Hailed a “Best Book of the Year” by NPR, Publishers Weekly, Vulture, and the New York Public Library, Some Trick is now in paperback
Finalist for the Saroyan Prize for Fiction
For sheer unpredictable brilliance, Gogol may come to mind, but no author alive today takes a reader as far as Helen DeWitt into the funniest, most far-reaching dimensions of possibility. Her jumping-off points might be statistics, romance, the art world’s piranha tank, games of chance and games of skill, the travails of publishing, or success. “Look,” a character begins to explain, laying out some gambit reasonably enough, even in the face of situations spinning out to their utmost logical extremes, where things prove “more complicated than they had first appeared” and “at 3 a.m. the circumstances seem to attenuate.” In various ways, each tale carries DeWitt’s signature poker-face lament regarding the near-impossibility of the life of the mind when one is made to pay to have the time for it, in a world so sadly “taken up with all sorts of paraphernalia superfluous, not to say impedimental, to ratiocination.”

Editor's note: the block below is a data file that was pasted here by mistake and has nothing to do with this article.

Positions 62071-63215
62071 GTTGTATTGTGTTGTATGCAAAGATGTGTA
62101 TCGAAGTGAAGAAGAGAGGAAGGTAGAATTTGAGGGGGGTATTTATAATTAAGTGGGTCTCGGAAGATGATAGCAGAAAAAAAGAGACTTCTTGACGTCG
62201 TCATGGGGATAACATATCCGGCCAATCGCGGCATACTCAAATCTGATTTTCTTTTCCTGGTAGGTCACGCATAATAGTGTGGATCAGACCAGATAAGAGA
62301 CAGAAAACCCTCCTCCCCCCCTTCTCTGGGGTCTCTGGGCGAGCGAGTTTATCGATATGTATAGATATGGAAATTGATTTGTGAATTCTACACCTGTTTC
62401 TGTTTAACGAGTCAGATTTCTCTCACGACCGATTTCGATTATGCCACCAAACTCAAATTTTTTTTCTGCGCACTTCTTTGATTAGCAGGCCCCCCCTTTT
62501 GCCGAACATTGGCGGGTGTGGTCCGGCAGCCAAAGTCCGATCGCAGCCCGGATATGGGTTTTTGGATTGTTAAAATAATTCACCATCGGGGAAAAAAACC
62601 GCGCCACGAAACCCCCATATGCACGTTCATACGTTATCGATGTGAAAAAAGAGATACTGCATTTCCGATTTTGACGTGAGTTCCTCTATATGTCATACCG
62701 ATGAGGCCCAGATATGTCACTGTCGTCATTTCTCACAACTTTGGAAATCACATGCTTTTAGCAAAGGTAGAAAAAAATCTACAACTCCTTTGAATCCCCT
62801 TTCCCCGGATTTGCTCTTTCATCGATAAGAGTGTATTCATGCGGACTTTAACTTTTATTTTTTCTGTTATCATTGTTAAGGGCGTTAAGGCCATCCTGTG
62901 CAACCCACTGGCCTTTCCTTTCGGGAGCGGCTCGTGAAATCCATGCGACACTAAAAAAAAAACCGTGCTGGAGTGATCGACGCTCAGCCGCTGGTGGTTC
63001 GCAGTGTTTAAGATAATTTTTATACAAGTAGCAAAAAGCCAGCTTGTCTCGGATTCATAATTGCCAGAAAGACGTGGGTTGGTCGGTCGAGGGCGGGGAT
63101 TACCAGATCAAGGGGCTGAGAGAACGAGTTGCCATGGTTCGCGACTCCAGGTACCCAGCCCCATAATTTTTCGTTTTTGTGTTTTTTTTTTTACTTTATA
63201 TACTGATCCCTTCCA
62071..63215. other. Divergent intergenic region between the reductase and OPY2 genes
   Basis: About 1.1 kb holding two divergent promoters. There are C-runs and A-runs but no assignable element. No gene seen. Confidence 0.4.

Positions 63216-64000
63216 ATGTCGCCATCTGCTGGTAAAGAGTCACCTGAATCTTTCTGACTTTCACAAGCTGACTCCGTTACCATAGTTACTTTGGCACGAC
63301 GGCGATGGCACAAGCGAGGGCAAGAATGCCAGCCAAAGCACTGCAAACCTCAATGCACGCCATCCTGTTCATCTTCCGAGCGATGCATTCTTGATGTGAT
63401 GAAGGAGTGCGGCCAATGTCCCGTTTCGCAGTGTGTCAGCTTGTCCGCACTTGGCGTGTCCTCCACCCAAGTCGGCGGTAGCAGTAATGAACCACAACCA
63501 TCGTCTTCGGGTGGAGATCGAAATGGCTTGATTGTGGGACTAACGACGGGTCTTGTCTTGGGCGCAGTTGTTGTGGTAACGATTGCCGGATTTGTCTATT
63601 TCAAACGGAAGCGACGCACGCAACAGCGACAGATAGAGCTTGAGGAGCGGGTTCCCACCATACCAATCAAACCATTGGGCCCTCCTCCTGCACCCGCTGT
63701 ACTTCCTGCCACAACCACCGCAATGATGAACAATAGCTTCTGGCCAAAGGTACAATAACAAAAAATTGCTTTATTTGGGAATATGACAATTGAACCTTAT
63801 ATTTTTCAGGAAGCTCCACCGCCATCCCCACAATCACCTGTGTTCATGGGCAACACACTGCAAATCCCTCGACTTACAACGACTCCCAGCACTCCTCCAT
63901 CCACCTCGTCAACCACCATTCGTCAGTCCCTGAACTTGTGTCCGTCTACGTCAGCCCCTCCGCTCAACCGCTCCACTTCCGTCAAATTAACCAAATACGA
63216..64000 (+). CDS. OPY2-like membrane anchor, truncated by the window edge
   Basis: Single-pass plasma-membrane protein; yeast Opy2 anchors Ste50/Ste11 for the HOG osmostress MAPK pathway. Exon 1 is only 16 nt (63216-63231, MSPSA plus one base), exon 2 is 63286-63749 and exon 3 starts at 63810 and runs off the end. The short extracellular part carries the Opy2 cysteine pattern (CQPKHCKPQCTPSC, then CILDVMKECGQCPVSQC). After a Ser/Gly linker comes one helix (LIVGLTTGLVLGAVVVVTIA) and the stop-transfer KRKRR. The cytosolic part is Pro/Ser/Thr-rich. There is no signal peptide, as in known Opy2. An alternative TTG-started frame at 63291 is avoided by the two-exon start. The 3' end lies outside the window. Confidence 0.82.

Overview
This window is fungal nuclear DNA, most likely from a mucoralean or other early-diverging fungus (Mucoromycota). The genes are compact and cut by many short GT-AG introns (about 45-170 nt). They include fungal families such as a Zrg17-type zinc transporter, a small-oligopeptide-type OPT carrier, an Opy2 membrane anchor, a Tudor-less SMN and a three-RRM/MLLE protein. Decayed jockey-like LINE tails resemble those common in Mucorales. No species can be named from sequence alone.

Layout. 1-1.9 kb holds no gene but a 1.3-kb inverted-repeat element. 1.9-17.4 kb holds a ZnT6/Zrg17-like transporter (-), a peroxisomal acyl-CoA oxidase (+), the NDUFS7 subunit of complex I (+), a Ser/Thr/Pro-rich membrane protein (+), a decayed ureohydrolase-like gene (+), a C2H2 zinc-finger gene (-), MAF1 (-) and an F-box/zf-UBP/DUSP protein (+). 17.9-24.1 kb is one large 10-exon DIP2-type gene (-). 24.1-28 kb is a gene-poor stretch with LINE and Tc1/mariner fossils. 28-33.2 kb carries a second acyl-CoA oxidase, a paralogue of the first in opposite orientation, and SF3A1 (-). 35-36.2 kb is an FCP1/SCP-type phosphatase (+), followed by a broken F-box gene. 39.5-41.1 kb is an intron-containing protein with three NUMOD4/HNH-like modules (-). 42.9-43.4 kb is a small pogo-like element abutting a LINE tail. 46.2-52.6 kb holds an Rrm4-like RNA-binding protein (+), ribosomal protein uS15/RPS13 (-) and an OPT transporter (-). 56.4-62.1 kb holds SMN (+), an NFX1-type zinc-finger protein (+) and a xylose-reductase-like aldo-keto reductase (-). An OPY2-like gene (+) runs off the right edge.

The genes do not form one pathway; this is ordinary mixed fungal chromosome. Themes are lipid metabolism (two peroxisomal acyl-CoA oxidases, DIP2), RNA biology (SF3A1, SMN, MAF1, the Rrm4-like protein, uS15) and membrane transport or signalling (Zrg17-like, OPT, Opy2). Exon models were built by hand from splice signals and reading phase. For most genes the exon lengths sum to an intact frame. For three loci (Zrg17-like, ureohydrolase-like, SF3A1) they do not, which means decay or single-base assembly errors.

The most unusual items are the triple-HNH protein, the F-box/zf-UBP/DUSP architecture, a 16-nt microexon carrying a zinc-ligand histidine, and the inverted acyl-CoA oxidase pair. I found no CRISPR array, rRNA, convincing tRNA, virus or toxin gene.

DeWitt (The Last Samurai) reasserts herself as one of contemporary fiction's greatest minds in this dazzling collection of stories about misunderstood genius. In "My Heart Belongs to Bertie," a statistician flees from a lunch with his book agent, preferring instead an imagined conversation with a "robot, in which rationality carries no stigma." Literary agents come under fire again in "Climbers," about a group of Americans who seek to publish the work of a reclusive novelist. Heedless of the fact that he is a writer who "can feel his mind crackling" under social pressure, they secure an agent who decides his book may be "the next 2666." The writer's only response to the bombardment of emails that ensues is to close his laptop and go "off in search of a beer or maybe a Sachertorte." The suffering of a brilliant mind is made most accessible by "Famous Last Words," wherein DeWitt's narrator glumly accepts the degeneration of a stimulating conversation about Barthes into a seduction that leaves her and her suitor "stripped of language, indifferent featherless bipeds." DeWitt's disdain for those who seek to profit off of genius is sharp and refreshing, and her ability to deliver such astounding prose and thought-provoking stories constitutes a minor miracle. This is a gem of a collection.